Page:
What this book had in store for me was magnificent. This is the best of the series so far. I have loved them all but this one grabbed me by the throat and wouldn't let me go - in a good way. Roland (who is so like Clint Eastwood in my mind's eye) knows that he has to tell his sorry tale and that means revisiting a small town called Mejis. This is where he met the love of his life - Susan Delgado. My hairs stand on end now at the mention of her name, that is how well King told the tale as reported by Roland. I have heard Roland mention Susan in past books and knew he had once loved her. I knew she was most likely dead and they were just words - no emotion evoked when you just read the words without having got to know her, without having any incline of the passion this pair shared. Once I had met Susan and grown attached to her I would feel a shiver down my spine. I never expected a love story in this cut throat world of Roland's - women yes but not lover. This surprised me and satisfied me in a very good way.
Mejis is described in such a way that I am not bogged down with all the irrelevant nooks and crannies - I have all I need to know to visualise something out of a spaghetti western or a town similar to Deadwood. There is no Al Swearengen here though; but you have cowboys and guns. One particular bad boy is Jonas and he is a failed gunslinger - that is a chip on his shoulder and he doesn't make a habit of mentioning it to his two sidekicks who are half decent shooters but not much in way of brainpower. This trio provide a good lot of conflict and challenge for Roland and his two companions who are all boys. Roland may be a youth but he is a fully fledged gunslinger - you don't mess with one of those.
Susan and Roland meet for long enough to know that they love each other before he rides into town - as she is spoken for by an old man who wants her for his plaything in return for monetary favours for her aunt (a cruel shrew) she initially tells Roland to stay away. She wants him. King portrays that beautifully and it is like he has been writing like that a long time. Subtle but effective - you know what Susan Delgado wants and you know that in time she is going to have to have it.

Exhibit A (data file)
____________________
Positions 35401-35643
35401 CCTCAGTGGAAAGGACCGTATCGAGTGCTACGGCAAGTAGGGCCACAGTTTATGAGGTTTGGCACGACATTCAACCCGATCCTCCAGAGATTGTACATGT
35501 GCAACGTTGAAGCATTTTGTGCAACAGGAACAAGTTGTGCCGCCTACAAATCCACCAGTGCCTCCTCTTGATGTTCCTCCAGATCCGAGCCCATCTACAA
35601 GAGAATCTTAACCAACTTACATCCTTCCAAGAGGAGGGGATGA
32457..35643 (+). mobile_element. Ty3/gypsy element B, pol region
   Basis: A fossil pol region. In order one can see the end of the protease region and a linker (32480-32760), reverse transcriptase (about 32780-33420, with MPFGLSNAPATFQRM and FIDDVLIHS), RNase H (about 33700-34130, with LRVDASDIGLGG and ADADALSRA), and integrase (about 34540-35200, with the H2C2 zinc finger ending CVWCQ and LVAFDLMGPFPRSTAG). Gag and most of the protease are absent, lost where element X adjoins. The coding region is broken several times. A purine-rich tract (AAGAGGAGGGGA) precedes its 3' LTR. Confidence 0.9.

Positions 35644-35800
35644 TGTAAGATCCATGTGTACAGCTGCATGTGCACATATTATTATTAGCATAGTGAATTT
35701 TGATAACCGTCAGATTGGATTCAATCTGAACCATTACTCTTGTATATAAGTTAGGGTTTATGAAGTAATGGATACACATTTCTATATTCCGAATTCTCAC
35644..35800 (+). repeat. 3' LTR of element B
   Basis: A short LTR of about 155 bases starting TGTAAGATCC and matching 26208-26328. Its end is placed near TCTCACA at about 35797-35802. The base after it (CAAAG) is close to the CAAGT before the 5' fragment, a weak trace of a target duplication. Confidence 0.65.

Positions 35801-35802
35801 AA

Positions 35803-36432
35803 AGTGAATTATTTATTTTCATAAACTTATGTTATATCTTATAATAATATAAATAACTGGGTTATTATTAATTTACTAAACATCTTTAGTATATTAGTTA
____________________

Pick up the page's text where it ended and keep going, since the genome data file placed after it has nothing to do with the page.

So, the scene is set and for the first time in the tale we are in a western. I love that genre and I devour the pages which are filled with sense flaring precision. Then there is the witch named Rhea. Susan has an intrusive and invading experience with this woman - I was cringing whilst reading the degrading test that she had to endure. The old Mayor wanted a virgin - Rhea had ways to check - enough said. Whilst in the location of Rhea's shack I was transported to another world and reminded of Hansel and Gretel. It was creepy, but then that is to be expected from this genius writer who excels in creepy and suspense. I say suspense at this point because the glass that is mentioned in the title is a ball, it glows pink when it comes to life - I thought pink would equate to nice surprises but was horribly wrong in that assumption. This glass ball only enjoys suffering - it can show it and it can create it. Rhea loves this ball. Anyone who looks into the ball wants the ball. I am reminded vividly of Lord of the Rings when Rhea says to the ball 'come to me, my beauty' and she is in a trance like state as the hobbit was when he placed the ring on his finger. As I also like that saga this really does appeal.